Op-Ed: Villaraigosa: We came together after the 1992 uprising. We can do it now!
It was late August, a month before Californios voted for the 1992 ballot measures that finally established the city charter that would change the state from a “one man, one vote” to one that gives power to the people and gives them the tools they need to make better decisions. Mayor Willie Brown was out to lunch with his brother, a city administrator, when the phone rang. It was Tom Bradley, who served as Los Angeles’ first elected mayor while serving as governor of California. Bradley asked Brown about the state of the city’s efforts to reform Los Angeles’ charter and address community concerns. In the early days of the rebellion, the mayor and the former governor did not speak to one another often. But when Bradley arrived in Beverly Hills to meet with Brown and City Councilmember Ron Dellums for a late lunch on that July day, Bradley asked Brown if he had any suggestions for the Los Angeles city council that might help bring a halt to the war that raged around the city.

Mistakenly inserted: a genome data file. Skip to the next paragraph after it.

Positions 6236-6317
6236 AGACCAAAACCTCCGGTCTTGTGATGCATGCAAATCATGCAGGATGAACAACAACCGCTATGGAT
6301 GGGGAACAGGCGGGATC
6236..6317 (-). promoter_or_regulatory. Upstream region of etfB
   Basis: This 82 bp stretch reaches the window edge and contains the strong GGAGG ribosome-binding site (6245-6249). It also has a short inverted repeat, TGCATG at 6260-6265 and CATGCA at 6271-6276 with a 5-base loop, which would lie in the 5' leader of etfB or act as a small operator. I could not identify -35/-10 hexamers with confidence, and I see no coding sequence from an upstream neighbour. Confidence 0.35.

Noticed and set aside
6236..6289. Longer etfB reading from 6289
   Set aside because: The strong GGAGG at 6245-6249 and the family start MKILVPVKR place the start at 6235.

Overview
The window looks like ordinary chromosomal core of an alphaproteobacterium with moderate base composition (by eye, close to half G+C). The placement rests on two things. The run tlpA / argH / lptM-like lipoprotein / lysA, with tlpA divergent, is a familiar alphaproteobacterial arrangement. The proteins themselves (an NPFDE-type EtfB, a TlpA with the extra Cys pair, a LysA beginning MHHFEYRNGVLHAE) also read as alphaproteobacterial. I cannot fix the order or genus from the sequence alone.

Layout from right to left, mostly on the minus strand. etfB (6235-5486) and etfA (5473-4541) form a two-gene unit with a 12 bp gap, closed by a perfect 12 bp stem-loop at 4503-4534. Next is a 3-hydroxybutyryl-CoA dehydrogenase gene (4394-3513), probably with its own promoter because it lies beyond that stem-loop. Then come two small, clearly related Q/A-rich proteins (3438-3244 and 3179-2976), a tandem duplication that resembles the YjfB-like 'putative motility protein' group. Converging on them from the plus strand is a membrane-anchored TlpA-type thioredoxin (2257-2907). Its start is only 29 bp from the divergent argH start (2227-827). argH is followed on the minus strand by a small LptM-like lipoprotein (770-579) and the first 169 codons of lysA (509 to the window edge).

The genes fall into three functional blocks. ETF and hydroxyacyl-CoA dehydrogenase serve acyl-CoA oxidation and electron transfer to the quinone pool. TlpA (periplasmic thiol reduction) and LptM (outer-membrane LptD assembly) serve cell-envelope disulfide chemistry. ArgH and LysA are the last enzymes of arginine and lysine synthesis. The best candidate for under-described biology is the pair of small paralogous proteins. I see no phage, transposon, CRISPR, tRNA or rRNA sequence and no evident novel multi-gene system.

The next day, Bradley met again with Brown and Dellums to discuss what needed to be done. Brown, the former mayor who had served as both an executive and a state legislator, told Bradley that he needed his help to get Los Angeles’ new charter passed. The mayor told Bradley to start calling other mayors and governors. “I told these people that Los Angeles would never survive without their help. They all became my co-religionists,” Brown said in an interview last month.
Brown and the other mayors and governors needed some political clout, but it was a different kind of clout than had been in evidence since their defeat the year before on Prop 187. “I didn’t know what we were supposed to do,” said Mayor Tom Bradley of his meetings with Willie Brown and Ron Dellums. But by June, they had an idea. “We thought that if the voters got that charter, that the politicians could begin to make changes that would make the people more at home in the city,” said Tom Bradley. “And we knew that the voters were hungry to see these changes come about. They had been out in the street that first summer. And it had given people hope.”